I’m completely burned out, and bummed out, with all the left and right-wing bellyaching about how our nation is going to hell in a handcart. The Right worries about godless secularists outlawing Christianity, while the Left worries about Christians mandating their version of morality. And both sides have constructed elaborate conspiracy alarms to fuel their fears.
Christians have the Bible to allay their fears, if they’d only read it closely and believe it, but the secularists have no hope beyond what they might achieve with their political and social action. The New Testament gives us many warnings and encouragements for the End Times, not the least of which is the following passage from the letter to the Hebrews, chapter ten:
32But recall the former days when, after you were enlightened, you endured a hard struggle with sufferings,
33sometimes being publicly exposed to reproach and affliction, and sometimes being partners with those so treated.
34For you had compassion on those in prison, and you joyfully accepted the plundering of your property, since you knew that you yourselves had a better possession and an abiding one. 35Therefore do not throw away your confidence, which has a great reward.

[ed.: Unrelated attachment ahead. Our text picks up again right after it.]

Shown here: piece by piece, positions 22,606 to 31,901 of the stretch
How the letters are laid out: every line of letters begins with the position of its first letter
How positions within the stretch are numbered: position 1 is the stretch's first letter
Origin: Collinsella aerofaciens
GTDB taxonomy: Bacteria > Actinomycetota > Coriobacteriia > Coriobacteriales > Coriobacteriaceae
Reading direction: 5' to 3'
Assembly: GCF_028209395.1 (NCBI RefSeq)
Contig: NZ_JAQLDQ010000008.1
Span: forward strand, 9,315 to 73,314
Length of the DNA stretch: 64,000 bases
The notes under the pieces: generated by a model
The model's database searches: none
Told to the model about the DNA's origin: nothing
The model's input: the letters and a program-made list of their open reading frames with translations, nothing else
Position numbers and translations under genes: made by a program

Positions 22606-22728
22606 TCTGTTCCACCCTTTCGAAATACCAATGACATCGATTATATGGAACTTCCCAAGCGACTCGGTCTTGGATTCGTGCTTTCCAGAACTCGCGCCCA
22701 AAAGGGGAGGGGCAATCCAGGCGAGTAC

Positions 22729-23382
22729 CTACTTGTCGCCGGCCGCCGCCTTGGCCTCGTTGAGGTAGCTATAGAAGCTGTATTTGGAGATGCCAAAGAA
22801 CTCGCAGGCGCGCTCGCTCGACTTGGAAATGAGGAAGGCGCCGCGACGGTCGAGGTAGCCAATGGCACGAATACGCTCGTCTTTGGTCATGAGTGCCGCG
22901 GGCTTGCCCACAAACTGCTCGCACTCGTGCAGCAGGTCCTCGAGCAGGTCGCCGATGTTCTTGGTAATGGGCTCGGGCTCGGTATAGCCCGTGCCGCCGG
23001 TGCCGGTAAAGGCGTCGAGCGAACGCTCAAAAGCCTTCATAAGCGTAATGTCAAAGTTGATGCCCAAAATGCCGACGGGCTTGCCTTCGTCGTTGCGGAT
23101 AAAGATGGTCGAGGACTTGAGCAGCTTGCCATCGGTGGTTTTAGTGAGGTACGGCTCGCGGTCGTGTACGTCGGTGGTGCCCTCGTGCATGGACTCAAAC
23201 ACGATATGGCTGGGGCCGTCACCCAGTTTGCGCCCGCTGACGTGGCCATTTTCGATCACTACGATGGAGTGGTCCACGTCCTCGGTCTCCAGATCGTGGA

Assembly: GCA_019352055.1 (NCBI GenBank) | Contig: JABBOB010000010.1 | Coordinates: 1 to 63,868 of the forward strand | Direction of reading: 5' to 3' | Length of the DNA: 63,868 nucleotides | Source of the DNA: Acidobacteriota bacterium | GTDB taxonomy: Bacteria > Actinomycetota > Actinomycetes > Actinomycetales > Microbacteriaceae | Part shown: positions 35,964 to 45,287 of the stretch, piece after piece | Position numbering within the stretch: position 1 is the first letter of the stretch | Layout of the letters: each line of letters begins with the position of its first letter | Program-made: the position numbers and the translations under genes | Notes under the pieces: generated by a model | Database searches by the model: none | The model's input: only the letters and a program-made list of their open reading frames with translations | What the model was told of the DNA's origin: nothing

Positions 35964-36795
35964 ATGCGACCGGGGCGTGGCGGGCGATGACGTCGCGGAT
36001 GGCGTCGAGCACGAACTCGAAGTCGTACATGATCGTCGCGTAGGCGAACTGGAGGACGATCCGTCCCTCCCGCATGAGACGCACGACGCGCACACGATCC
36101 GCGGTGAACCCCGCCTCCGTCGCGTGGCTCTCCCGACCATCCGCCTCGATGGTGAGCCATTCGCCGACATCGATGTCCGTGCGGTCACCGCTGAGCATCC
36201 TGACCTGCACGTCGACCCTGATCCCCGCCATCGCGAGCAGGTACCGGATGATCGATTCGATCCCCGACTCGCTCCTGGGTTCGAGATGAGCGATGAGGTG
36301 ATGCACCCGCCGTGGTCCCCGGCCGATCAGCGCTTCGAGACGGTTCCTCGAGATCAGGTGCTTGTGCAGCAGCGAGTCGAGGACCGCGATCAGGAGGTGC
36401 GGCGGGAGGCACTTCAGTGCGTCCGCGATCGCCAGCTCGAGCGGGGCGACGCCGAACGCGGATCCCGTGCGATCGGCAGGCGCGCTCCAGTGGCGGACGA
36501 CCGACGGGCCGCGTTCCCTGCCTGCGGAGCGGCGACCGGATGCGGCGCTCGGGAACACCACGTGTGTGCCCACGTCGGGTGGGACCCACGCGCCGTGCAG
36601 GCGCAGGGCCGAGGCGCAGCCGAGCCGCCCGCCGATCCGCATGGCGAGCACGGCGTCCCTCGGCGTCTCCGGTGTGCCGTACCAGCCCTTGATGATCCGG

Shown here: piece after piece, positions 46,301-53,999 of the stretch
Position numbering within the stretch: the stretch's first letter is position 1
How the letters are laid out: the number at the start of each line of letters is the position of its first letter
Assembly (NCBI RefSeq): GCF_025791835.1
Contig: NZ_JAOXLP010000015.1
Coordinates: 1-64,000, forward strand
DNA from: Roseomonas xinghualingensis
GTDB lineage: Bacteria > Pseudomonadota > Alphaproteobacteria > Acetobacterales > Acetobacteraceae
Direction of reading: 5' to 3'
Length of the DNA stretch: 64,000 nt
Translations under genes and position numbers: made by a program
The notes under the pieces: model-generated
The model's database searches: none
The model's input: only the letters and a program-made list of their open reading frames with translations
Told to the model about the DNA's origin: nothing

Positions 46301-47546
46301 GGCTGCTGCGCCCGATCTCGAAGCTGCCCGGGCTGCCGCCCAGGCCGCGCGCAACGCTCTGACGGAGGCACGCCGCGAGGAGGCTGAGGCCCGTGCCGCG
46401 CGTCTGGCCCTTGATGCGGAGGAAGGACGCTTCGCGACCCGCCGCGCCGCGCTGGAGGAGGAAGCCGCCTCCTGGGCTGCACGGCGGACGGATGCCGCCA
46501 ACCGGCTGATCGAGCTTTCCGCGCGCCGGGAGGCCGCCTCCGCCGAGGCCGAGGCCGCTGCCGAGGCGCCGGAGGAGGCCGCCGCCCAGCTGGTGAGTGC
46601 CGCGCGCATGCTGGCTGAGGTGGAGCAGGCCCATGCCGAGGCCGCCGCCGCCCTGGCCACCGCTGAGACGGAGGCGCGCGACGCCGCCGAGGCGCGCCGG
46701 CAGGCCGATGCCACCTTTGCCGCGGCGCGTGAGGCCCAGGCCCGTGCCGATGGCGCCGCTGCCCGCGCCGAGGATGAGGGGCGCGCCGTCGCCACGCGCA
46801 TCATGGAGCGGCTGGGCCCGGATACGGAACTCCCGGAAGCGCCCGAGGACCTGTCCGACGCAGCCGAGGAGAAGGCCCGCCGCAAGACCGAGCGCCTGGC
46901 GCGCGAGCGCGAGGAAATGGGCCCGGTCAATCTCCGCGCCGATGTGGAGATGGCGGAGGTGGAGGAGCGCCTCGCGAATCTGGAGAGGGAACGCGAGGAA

First-century Christ-followers weren’t especially concerned about their civil rights being abridged, when their very lives might well be abridged for publicly speaking up for their Savior. By contrast, Western Christians can hardly imagine such virolent persecution, as stories of atrocities in far away lands seem so remote.
Verse thirty-five above gives us the remedy for our fear of persecution: “Therefore do not throw away your confidence, which has a great reward.” Please note that it doesn’t give us a way around the coming persecution, but the only way through it.
So, what’s this great reward of which it speaks? First, it’s our confident hope for divine life forever. If we’re in Christ, that’s a given, supported by numerous Scriptural promises–and God will never break his promises. Then there’s the confidence proclaimed in verses nineteen through twenty-two:
19Therefore, brothers, since we have confidence to enter the holy places by the blood of Jesus,
20by the new and living way that he opened for us through the curtain, that is, through his flesh,
21and since we have a great priest over the house of God,
22let us draw near with a true heart in full assurance of faith, with our hearts sprinkled clean from an evil conscience and our bodies washed with pure water.
What does “enter into the holy places” mean to us? It means pretty much what it meant to the Hebrew priests, who, once purified by the various prescribed sacrifices, were able to enter into God’s presence in the Most Holy Place behind the temple veil. But we benefit from an extra dimension, beyond even standing in God’s presence; our purification by Jesus’ blood, instead of animals’ blood, opens to us true and full relationship with the almighty, eternal Godhead, both now, and forever.